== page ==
Articles Tagged "competence" (Page 2)

Clinical supervision has changed dramatically in the past decade. First came the recognition that clinical supervision is a distinct professional practice that requires specific training. This represented a critical change from the previously unspoken assumption that all supervisors were, by virtue of their status, competent—an assumption that elicited strong emotional responses from both supervisees and […]

With the growing emphasis on Evidence-Based Psychotherapies (EBPs) it is important to take notice that in the community there are generally no assurances of fidelity to a treatment methodology. Consider the following scenario: A young man experiencing symptoms of Panic Disorder is advised by a savvy primary care physician to seek psychotherapy. This gentleman does […]

Psychotherapists have numerous obligations to our clients that exist with the intent of ensuring that our clients’ best interests are paramount in our thinking and resulting actions. Jorgenson, Hirsch, and Wahl (1997) describe the responsibilities inherent in the psychotherapy relationship as a fiduciary responsibility to one’s clients. As they explain this relationship and responsibility: Generally, […]

Imagine: You’ve been in an accident. Now, your thinking is clouded and unclear, you are terrified that you have lost your ability to reason and think clearly and it might never return, and you have a caseload of clients. What would you do? If you didn’t (or couldn’t) turn to anyone, is there someone in […]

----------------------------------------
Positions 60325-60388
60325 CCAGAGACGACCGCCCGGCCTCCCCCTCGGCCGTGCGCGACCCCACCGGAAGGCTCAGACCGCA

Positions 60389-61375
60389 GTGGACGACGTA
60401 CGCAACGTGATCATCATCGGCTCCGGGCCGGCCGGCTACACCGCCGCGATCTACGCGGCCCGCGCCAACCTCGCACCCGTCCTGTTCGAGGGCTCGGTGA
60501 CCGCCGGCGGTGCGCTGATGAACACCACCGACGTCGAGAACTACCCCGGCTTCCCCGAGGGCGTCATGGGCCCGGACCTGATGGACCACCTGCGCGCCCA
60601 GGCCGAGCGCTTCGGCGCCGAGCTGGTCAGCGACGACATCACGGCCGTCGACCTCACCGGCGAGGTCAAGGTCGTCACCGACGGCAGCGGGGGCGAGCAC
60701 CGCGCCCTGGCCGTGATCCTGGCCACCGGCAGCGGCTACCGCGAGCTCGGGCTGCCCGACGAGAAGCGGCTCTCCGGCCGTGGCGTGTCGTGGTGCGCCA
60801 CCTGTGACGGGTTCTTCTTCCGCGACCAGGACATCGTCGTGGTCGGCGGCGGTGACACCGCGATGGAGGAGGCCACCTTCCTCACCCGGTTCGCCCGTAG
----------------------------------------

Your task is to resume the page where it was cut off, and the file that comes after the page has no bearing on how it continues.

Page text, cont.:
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Download a free accompanying PowerPoint presentation from Dr. Barnett here. Clinical supervision is an essential aspect of the training of every psychotherapist (Bernard & Goodyear, 2014). It supplements and significantly adds to the academic education that those in training receive. Clinical supervision received during one’s training can lay the foundation for the neophyte psychotherapist’s clinical […]

Download a free accompanying Power Point presentation from Dr. Barnett here: Integrating_Religion_and_Spirituality.ppt It may be easy for psychotherapists to overlook or avoid addressing our clients’ spirituality and religion in psychotherapy. Such issues may not have been addressed in our training and thus may not be seen as relevant to our clinical work with clients. After all, we […]

“… when all four levels of the systems contextual framework were accounted for, and when training involved active learning (e.g., practice in delivery of interventions, feedback, coaching), therapist adherence to EBP was improved and client change occurred.”

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Taline Andonian Asks As graduate students we receive training not only in academia but in a myriad of different clinical settings, which often lead to a wide range of experiences in terms of supervision. Because of the emphasis that is placed on clinical/practical training for clinical psychology programs in particular a graduate student’s competencies are […]

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Question by Faith Prelli I have a client (18yr female) who I have seen twice a week for 8 months who is currently in a relationship plagued with intimate partner violence. This has been dubbed “mutual combat” by several of my co-workers, but in exploration with her, it appears as though the severity of his […]

Key ingredients needed for training of evidence-based practice are summarized by Ken Critchfield and Sarah Knox: scientific-mindedness, critical thinking, integrative ability, and relational skill.

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